Where a skinny Black girl
descended from slaves and raised by a single mother
can dream of becoming president
only to find herself reciting for one
We watched Amanda Gorman recite her moving poem on the steps of the Capitol on January 20, 2021 as Joe Biden and Kamala Harris took their first steps into the presidency and vice-presidency. We cheered for the young Black woman, descended from slaves and raised by a single mother, as she shone a bright beacon of truth on the past and hope for the future. As Ms. Gorman shared her place on the stage with Vice President Harris, the nation’s first female vice president, first Black vice president, and first vice president of South Asian descent, the multitude of firsts for the day and the years to come loomed large.
The achievements of Vice President Harris and Amanda Gorman are momentous, as are the achievements of the multitudes of women who will scroll through your social media feed this month. We joyfully celebrate them for the hurdles they have overcome and the doors they have opened for those who will follow. But while we celebrate and hope for the future, let’s also reflect deeply on the work of women who are relegated to invisible labor.
For just three months in 2020, women held more jobs than men in the U.S. economy for just the second time in history. Almost a year after the COVID-19 pandemic hit, CNN reported all of the jobs the economy lost in December 2020 were held by women. But that headline belied the fact that those job losses were not shared equally by all women. In actuality, white women made significant gains while Black and Latinx women and mothers, as well as single mothers bore the brunt of the loss.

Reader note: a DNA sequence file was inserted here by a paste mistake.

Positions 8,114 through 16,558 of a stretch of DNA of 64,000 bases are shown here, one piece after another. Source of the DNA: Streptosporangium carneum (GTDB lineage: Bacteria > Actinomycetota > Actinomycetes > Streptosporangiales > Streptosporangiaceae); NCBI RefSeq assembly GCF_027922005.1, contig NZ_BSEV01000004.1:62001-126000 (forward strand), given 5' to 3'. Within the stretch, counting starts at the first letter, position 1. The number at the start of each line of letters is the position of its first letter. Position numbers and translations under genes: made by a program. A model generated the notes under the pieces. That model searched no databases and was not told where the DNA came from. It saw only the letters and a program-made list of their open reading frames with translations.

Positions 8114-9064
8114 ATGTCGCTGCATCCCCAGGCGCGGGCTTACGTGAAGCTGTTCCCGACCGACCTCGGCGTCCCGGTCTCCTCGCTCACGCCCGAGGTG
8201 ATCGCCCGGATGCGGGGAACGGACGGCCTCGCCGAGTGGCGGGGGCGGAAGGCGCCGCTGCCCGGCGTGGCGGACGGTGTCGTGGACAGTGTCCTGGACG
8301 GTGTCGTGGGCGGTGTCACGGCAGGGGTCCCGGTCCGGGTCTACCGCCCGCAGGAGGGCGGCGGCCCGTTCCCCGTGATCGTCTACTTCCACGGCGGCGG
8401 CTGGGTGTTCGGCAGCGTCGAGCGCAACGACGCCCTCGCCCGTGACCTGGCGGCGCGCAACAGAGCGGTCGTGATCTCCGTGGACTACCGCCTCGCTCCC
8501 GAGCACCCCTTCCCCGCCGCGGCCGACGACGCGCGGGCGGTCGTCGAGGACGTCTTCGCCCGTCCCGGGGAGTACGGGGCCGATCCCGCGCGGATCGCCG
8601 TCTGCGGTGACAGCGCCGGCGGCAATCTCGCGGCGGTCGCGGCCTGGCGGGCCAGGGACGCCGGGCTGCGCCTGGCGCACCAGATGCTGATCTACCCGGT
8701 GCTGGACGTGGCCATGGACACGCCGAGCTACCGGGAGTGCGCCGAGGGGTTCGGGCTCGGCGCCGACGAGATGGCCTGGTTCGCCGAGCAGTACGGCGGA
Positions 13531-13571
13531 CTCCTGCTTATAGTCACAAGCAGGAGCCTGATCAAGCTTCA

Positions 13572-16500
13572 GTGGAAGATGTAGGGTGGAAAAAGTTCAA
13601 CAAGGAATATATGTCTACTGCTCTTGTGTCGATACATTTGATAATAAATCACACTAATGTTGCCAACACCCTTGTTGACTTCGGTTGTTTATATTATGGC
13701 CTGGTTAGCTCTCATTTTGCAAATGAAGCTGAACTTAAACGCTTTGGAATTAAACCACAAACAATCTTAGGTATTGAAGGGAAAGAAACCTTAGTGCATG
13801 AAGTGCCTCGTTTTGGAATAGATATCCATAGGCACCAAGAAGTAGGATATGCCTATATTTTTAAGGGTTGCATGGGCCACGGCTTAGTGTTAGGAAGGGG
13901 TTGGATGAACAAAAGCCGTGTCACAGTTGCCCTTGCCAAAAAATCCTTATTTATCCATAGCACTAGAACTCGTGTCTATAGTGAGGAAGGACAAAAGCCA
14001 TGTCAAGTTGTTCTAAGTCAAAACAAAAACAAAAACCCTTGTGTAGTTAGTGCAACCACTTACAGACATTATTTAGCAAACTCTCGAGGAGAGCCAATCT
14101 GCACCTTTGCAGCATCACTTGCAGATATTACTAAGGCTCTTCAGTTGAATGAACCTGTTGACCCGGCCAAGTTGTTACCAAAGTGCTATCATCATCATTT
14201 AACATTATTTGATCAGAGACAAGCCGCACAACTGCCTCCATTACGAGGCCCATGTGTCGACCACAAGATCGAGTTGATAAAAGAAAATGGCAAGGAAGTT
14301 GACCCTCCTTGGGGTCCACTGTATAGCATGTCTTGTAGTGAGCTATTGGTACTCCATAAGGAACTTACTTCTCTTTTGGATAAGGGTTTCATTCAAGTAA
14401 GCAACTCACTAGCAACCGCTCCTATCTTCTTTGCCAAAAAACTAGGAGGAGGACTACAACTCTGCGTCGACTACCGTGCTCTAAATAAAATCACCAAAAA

These women, while they may no longer be able to collect a paycheck, nevertheless continue to carry the burden of childcare and domestic work. They have also taken on the additional role of educator in disproportionately large numbers. COVID-19 has reinforced and deepened many of the gender inequalities that we thought we may be overcoming, inequalities that are multiplied for Black and Latinx women. The long-term impact that this will have on the career growth, earning potential, and overall well-being of these women will be enormous.
As women continue to make history, we must not only revel in the highlights, but work to end the backslides. We must recognize the role that all women play to hold up our society. We must support women as frontline workers, educators, and employees of industries that have suffered the greatest job losses. We must support women who mother their own children and care for the children of others. We must build a society where women can care for themselves and their families without struggling to make choices between basic needs and working outside the home. We must advocate for economic and racial justice for all. We must value all work that is done by women before we can celebrate a victory for all women.
Photo credit: Laundromat workers confront their employer regarding the current working conditions. On the commemoration of the International Day for the Elimination of Violence against Women, November 25, 2020 a group of seven laundromat workers in New York City, confronted their employer at Wash Supply in Manhattan, alleging abuses of labor law and labor rights. These women have been designated essential workers and their labor makes it possible for people on Manhattan’s Upper West Side to have their clothes cleaned. Credit: Sipa USA/Alamy Live News. New York City, USA. 25th Nov, 2020.